Most of his colleagues would take their chauffeur-driven cars every day to go to work. Most of them think nothing of taking the courtesy lane for VIPs at the airport upon arriving from an overseas trip.

But not Muntinlupa Rep. Rozzano Rufino “Ruffy” Biazon. The three-term legislator takes the MRT at peak hours. He knows how it feels to have a sea of commuters pushing him forward, while he’s standing right next to the door.

He takes the P2P bus, rides the jeepney, and walks if he wants to. That’s because he wants to check out the state of public transportation and experience everything a regular commuter does.

“That’s what we’re supposed to do as a policymaker,” the 49-year-old congressman explains. “It enables us to double check what government officials say they’re doing. I understand that sometimes, they paint a positive picture of the reality. But they can’t fool us.”

Again, unlike some of his colleagues, Biazon politely declines to head straight to the airport courtesy lane and lines up just like us ordinary citizens. As usual, he wants to know if returning passengers encounter problems on their way to the carousel, immigration, and other areas at  the airport.

This on-the-ground style is something he learned from his father, former senator Rodolfo Biazon. The four-star general shunned special treatment and preferred to mingle with his men when he was still in active military service.

His congressman-son proves he’s a chip off the old block by talking to his constituents, even if he has to turn down an offer from the men to join them for a few rounds of beer.

Biazon apologizes and says he’s on duty. It has come to a point where the men have stopped offering him drinks because they know their representative will say no. They also know Biazon will gently urge them to take care of their liver and save the money for their children’s school needs instead.

This ease with the common folk is one of the reasons why Biazon won the Congressional seat for the Lone District of Muntinlupa by a landslide of 60,000 votes.

It’s also how he convinced informal settlers living by the railway to relocate to a place in the city’s New Bilibid Prison years back. Biazon didn’t force them to leave their homes in Muntinlupa for a faraway province where they can hardly find a job, where their children have to travel miles to get to school, and where basic utilities like power and water are absent. Instead, he personally went to almost 10 barangays and held two town hall style meetings a day on weekends. Biazon talked to heads of 100 families and discussed the issues with them. Biazon’s dialogues were held, not only while he was campaigning for government office, but even after he won in the elections. He asked then President Gloria Macapagal-Arroyo (GMA) to donate a portion of the almost 500-hectare New Bilibid Prison property for the informal settlers. That’s how Biazon secured the 50 hectares where he relocated Muntinlupa’s informal settlers.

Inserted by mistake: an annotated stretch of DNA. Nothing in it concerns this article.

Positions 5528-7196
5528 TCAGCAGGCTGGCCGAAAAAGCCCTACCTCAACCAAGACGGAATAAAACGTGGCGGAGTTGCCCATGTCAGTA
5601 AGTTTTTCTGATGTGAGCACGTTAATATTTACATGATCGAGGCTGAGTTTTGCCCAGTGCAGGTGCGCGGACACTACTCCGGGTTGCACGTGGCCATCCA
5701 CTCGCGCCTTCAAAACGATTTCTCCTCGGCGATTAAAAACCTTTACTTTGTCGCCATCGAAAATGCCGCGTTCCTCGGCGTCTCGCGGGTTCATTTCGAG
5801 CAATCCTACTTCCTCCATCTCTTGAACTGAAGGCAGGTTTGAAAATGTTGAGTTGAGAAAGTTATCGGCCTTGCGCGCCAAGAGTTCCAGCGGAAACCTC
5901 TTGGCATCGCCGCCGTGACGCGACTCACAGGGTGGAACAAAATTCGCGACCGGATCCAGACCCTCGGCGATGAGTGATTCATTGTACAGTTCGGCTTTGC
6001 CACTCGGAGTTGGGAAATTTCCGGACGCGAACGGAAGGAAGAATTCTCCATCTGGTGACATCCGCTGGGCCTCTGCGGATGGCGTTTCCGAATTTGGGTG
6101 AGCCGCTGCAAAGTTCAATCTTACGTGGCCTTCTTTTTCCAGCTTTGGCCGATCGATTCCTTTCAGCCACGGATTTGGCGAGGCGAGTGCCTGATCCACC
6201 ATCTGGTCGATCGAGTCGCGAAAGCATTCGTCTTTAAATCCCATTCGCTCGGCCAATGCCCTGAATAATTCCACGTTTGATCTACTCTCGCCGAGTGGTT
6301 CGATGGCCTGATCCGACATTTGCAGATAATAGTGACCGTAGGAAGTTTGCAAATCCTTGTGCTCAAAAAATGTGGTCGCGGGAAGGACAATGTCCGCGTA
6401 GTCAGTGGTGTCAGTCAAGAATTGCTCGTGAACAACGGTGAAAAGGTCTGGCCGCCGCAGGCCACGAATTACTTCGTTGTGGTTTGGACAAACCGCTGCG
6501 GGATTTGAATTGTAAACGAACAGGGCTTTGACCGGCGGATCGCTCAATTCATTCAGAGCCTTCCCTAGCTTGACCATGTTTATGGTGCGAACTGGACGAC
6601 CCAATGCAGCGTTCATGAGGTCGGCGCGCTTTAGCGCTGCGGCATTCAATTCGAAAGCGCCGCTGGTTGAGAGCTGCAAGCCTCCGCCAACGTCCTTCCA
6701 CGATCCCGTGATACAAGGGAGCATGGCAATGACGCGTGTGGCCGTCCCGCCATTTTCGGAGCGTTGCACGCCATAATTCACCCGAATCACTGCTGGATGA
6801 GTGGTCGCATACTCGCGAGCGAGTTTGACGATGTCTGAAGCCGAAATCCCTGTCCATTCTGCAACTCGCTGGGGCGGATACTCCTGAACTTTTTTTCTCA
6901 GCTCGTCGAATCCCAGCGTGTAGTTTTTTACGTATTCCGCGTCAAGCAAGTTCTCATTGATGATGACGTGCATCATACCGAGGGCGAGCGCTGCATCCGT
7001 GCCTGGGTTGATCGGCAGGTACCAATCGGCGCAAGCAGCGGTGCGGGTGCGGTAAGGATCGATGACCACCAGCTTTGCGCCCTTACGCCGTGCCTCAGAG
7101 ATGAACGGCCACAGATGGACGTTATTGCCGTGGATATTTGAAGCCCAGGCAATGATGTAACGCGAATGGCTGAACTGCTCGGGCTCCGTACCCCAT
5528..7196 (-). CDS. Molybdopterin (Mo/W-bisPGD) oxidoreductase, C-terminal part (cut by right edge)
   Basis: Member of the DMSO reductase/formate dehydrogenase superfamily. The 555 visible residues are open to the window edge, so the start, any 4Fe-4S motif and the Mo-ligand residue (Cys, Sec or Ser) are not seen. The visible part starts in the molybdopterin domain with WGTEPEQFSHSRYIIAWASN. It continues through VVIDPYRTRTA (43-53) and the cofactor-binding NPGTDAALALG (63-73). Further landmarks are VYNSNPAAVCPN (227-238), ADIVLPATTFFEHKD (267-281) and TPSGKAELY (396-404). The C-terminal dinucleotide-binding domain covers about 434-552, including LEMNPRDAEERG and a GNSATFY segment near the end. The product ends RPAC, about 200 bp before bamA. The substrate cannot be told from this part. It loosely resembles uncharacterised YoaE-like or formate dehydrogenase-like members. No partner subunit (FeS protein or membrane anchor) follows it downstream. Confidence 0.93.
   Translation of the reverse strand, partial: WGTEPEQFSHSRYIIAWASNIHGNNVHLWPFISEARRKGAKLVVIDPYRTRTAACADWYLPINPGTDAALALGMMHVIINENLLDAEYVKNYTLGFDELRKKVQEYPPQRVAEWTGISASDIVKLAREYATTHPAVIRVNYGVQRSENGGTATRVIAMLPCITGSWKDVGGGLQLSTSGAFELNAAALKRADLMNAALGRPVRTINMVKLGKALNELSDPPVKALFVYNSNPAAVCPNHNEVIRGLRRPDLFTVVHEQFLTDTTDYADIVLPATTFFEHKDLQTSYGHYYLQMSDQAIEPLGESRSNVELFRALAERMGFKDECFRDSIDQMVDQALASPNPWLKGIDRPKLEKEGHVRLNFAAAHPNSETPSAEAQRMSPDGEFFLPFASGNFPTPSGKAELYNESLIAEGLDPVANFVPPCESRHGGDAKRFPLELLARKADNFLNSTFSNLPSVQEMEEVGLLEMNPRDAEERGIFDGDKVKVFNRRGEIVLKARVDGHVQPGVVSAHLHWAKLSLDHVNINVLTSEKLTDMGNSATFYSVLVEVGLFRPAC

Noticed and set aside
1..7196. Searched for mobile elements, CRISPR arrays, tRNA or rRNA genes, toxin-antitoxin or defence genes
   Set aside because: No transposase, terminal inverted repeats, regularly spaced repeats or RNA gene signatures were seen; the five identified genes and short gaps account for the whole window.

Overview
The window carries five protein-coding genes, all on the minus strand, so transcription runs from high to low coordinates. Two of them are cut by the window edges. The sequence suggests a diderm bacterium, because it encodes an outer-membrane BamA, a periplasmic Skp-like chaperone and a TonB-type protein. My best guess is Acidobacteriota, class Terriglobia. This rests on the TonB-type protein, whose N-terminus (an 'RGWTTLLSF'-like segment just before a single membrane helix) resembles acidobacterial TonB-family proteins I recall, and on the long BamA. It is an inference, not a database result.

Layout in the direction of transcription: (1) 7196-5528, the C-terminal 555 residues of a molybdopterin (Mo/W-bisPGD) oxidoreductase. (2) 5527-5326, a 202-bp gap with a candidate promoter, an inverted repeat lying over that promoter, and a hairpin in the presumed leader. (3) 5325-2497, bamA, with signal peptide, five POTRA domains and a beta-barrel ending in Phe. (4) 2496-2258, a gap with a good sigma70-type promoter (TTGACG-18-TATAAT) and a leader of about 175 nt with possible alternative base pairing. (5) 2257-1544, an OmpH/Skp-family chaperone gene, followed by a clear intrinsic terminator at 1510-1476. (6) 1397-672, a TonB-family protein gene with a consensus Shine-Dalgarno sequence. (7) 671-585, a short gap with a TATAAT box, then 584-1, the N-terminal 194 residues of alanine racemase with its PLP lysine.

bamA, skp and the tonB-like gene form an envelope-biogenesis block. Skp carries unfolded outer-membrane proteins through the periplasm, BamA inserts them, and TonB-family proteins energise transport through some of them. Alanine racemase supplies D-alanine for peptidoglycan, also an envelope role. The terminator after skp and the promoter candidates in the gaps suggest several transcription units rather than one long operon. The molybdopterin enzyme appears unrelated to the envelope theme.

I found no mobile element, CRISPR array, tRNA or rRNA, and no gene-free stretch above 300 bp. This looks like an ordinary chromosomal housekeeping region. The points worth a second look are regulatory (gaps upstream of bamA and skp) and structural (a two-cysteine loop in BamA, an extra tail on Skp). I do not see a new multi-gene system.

His eight years of experience in total—as his father’s chief of staff and as part of former Senator Sergio Osmena’s office—has taught Biazon a lot. One of those lessons was how to handle rejections from Local Government Units (LGUs).

“Sadly, LGUs turn down informal settlers because they’re (an) added burden on their social services,” notes Biazon. “More people mean additional problems.” That is why, in the end, many resettled families leave the relocation site in the province and return to the city.

Biazon’s solution is in-city relocation and a usufruct agreement with the informal settlers instead. The agreement gives informal settlers the right to use the property for 50 years, or nearly a lifetime.

Biazon thinks that’s enough time for them to earn a living and send their children to school. Once done with school, the children can start working and find a permanent place for the family.

“I talked to one of the residents in their unit,” recalls Biazon. “His barbershop services around 20 residents a day at P40 per haircut. His children are now in school.”

A more heartwarming story is that of a teacher who asked for a selfie with the congressman. “Sir, I was a scholar in your basic education program. I’m about to finish my doctorate.”

These and other stories inspire Biazon to do more for his constituents. He finds out what they need by checking his social media accounts @ruffybiazon and @officialruffybiazon. He himself posts messages ranging from asking for the reference number of a package that has remained unclaimed in the post office, to his views on national issues.

Down the road, the highly-regarded congressman wants to continue the programs of Muntinlupa mayor Jaime Fresnedi when he reaches his last term of office in 2022. Unlike other congressmen and mayors who are at odds with each other, Biazon and Fresnedi support each other. They plan annual programs together so government funds won’t go to waste on overlapping projects. Biazon allots funds on a national level, while Fresnedi takes care of local expenses.

It is important for the programs that Biazon and Fresnedi had started to remain in force for the next generation. So Biazon is mulling over the possibility of “shifting from legislative to executive level.” Read: He’ll run for city mayor.

Biazon’s solution to informal settlers is in-city relocation and a usufruct agreement, which gives them the right to use property for 50 years, enough time to help them raise their families and seek livelihood.

Meanwhile, this outstanding congressman continues to enrich the treasure trove of knowledge he has gained through the years by serving the people the best way he knows how—by being as hands-on as he can be. — MARIDOL RANOA-BISMARK


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